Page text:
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Algal blooms

We are continually reminded by climate change scientists, that drastic measures are needed to help prevent environmental disaster.

We need to seriously look at removing CO₂ from the atmosphere to slow the change, here is one concept that may be viable.

Increased CO₂ in the atmosphere has meant more typhoons / hurricanes. It has been found typhoons stir up the deep oceans thereby causing upwelling which brings more nutrients to the surface. These nutrients cause algal blooms. Tiny animals called zooplankton then feed on the algae and many of them use CO₂ to grow a tiny shell, once they die they sink to the abyss and take the extra Carbon with them, thereby reducing atmospheric CO₂.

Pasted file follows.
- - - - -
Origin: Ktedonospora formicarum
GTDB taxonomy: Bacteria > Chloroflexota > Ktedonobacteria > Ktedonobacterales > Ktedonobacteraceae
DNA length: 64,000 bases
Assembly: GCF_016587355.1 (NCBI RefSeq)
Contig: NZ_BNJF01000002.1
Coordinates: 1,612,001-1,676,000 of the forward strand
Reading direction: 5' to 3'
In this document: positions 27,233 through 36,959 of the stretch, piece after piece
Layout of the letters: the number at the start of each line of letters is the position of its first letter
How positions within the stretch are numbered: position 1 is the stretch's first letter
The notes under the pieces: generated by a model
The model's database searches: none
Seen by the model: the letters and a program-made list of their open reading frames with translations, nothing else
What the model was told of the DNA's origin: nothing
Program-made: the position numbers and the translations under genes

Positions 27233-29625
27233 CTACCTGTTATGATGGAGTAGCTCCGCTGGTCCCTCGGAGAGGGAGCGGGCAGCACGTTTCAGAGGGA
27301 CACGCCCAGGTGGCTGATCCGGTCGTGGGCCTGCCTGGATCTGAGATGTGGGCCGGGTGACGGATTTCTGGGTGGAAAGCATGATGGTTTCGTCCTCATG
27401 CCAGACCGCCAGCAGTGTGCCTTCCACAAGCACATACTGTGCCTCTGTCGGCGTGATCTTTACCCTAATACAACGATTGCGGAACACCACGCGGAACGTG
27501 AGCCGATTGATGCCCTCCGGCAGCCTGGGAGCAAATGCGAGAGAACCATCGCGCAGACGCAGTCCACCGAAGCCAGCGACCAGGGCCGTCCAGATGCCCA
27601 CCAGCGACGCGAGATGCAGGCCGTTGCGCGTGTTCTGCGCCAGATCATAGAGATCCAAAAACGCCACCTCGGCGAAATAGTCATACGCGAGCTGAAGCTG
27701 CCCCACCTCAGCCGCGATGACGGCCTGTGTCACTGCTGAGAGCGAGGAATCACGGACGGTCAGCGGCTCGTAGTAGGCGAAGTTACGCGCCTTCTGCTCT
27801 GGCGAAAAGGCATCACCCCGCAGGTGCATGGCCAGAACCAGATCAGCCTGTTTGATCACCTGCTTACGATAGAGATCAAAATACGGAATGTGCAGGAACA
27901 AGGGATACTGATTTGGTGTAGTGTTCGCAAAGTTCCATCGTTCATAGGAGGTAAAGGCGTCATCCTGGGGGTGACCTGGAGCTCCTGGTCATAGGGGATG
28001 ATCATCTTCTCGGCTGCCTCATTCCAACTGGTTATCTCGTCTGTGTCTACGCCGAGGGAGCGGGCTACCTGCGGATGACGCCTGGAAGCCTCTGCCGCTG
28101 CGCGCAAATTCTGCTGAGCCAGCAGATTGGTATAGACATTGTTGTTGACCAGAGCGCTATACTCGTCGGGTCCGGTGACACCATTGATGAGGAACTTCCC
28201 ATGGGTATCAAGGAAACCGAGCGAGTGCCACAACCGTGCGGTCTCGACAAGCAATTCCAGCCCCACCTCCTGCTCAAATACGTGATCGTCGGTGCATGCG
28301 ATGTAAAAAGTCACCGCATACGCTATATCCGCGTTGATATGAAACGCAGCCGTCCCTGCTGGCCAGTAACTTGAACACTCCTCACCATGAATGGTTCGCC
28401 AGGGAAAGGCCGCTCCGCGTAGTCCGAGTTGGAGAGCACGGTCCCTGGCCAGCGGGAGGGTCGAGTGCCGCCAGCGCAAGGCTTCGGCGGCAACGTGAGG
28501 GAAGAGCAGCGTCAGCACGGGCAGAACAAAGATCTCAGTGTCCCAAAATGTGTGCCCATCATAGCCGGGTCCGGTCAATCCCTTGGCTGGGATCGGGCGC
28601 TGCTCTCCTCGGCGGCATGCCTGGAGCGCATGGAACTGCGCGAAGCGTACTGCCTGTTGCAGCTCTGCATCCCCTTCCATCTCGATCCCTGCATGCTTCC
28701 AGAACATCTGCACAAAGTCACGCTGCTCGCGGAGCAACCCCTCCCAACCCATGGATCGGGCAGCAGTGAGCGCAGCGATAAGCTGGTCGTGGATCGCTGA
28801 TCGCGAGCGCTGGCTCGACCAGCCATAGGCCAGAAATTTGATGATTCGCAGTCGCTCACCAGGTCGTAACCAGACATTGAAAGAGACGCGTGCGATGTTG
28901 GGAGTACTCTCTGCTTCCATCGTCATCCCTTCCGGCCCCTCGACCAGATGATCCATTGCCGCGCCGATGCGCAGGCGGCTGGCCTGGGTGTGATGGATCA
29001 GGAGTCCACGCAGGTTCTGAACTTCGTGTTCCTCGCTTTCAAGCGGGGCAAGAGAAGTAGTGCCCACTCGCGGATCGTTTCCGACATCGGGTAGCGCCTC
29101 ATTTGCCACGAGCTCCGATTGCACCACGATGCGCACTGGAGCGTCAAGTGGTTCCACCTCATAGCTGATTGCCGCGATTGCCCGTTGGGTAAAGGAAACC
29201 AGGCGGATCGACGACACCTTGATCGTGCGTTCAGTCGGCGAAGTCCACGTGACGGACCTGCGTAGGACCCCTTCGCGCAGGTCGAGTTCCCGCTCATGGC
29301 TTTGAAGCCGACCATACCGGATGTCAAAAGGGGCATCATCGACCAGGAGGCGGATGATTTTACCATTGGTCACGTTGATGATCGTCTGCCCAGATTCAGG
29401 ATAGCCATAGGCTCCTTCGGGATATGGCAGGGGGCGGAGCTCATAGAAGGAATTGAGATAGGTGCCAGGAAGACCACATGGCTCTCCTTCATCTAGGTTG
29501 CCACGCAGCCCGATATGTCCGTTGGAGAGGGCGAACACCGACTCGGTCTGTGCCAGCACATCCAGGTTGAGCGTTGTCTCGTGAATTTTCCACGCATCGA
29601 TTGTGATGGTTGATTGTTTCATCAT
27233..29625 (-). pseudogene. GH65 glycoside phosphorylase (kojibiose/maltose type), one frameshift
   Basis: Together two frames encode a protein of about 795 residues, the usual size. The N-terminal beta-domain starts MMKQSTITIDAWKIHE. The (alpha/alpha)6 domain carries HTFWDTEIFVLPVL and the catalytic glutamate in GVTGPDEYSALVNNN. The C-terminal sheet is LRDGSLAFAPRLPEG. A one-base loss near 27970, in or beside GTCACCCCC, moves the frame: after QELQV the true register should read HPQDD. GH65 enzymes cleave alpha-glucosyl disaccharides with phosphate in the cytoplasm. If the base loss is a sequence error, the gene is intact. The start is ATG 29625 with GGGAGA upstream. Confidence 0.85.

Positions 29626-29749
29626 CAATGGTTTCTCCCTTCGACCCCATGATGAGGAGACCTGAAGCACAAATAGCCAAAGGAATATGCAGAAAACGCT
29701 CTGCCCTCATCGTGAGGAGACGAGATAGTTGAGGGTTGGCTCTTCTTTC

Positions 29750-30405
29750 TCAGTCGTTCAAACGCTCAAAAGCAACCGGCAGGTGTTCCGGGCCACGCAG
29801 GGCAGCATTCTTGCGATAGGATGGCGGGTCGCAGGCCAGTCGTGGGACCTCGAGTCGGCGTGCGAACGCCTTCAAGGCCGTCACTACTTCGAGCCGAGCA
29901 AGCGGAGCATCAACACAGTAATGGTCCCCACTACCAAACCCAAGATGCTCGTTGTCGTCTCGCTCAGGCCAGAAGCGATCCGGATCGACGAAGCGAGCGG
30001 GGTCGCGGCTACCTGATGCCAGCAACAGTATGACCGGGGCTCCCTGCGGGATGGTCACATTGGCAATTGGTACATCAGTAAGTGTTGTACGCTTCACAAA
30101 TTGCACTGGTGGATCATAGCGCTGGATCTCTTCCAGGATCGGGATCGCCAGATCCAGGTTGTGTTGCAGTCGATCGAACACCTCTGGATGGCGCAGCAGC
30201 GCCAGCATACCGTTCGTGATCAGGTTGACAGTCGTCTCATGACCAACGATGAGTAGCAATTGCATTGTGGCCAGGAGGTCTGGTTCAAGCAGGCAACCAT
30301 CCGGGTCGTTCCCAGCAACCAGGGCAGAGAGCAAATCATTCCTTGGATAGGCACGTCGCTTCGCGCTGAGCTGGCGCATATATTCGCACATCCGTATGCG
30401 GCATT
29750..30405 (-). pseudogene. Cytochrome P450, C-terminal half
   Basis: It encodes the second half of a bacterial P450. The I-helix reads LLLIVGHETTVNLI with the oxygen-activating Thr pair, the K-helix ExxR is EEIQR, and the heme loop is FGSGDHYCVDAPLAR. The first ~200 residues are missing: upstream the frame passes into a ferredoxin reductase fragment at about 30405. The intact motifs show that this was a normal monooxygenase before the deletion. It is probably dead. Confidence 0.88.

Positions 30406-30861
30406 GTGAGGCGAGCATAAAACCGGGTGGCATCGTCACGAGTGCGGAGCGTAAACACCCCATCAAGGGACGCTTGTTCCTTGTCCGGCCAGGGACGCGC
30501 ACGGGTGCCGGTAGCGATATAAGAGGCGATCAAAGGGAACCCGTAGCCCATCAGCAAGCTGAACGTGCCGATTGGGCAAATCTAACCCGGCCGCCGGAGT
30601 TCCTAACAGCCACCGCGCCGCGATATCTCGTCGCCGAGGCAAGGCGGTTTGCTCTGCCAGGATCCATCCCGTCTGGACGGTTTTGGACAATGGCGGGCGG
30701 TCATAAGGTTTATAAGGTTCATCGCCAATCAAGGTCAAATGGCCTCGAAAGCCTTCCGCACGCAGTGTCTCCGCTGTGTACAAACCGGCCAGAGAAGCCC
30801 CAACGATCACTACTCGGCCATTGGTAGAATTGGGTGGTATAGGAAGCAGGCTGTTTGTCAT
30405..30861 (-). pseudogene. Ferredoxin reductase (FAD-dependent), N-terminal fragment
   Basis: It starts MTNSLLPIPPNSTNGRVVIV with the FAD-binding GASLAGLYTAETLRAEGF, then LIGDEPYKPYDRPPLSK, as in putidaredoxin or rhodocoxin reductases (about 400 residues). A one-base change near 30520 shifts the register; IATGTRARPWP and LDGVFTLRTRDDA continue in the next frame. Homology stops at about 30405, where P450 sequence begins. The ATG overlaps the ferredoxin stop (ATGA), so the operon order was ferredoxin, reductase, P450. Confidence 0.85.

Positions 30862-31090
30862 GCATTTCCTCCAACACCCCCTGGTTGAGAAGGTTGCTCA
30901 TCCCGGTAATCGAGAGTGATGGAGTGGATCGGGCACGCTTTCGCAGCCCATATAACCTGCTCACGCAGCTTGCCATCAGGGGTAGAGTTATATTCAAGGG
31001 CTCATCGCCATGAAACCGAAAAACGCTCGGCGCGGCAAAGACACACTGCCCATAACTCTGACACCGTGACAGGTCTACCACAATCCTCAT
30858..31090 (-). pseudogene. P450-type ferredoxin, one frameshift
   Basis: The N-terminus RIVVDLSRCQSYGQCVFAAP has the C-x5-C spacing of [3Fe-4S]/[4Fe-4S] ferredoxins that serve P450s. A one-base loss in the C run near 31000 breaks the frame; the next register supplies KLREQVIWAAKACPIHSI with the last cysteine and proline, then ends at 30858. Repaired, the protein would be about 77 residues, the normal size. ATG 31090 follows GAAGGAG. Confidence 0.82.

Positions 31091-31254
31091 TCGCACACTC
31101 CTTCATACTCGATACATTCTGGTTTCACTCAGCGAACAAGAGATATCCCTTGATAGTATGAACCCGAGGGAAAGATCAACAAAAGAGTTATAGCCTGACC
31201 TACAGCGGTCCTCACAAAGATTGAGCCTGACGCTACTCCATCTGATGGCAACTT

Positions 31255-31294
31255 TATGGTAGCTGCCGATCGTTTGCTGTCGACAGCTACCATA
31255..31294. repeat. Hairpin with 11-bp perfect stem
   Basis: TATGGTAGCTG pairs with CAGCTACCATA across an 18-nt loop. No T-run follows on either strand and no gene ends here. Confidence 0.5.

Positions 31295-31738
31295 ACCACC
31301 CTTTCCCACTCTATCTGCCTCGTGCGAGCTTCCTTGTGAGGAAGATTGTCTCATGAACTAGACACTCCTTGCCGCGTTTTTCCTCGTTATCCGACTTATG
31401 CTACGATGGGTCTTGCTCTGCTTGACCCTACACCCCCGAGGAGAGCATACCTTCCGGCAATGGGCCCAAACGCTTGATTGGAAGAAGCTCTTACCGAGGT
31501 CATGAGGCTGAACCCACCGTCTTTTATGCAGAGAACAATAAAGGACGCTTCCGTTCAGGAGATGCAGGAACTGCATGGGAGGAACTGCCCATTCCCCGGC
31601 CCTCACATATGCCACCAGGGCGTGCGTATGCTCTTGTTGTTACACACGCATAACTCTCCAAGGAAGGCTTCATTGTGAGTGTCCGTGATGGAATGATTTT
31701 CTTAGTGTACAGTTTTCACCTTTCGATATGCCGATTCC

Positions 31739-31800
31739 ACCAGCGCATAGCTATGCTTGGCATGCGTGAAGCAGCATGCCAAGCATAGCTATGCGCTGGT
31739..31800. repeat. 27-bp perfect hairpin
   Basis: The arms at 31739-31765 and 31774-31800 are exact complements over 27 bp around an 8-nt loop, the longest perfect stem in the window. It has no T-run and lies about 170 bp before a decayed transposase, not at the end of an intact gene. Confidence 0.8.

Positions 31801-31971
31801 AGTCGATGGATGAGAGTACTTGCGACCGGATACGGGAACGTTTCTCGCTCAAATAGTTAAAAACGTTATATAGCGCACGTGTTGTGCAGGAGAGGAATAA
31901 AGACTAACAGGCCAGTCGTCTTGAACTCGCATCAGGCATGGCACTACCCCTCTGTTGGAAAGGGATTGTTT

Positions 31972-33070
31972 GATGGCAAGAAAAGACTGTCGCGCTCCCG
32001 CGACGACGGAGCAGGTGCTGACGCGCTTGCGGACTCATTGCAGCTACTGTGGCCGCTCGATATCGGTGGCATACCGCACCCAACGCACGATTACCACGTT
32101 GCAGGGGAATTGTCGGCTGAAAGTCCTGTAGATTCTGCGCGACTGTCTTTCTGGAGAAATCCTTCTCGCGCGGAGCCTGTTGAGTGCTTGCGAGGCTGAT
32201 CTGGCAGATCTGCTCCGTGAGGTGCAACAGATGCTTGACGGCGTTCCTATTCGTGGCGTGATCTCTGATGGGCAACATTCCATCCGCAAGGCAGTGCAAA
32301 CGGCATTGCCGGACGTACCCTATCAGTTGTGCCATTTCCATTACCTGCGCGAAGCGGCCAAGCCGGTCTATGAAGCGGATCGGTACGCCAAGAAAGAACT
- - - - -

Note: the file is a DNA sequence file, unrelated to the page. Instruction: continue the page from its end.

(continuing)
Additionally a team of UK scientists aboard the Royal Navy’s HMS Endurance have found that melting icebergs off the coast of Antarctica are releasing millions of tiny particles of iron into the southern Ocean which is also causing huge ‘blooms’ of algae with similar results as above.

Scientists have known for some time that artificially created algal blooms could be used to absorb greenhouse gases, but the technique has been banned for fear of causing unforeseen side effects in fragile ecosystems. However, based on the UK team’s evidence that the process has been occurring naturally for millions of years, and on a wide scale, the UN has given the green light to investigate if this could be a viable help to reduce the effect of climate change.

The team will seek to create a massive algae bloom by releasing several tons of iron sulphate into the sea off the coast of the British island of South Georgia. If successful, the technique could be rolled out across vast swathes of the Great Southern Ocean.

It would be a huge irony if melting icebergs, until now a powerful symbol of the damage caused by global warming, reveal a process that may enable scientists to take steps that might drastically reduce, and potentially even halt, the threat of environmental catastrophe.

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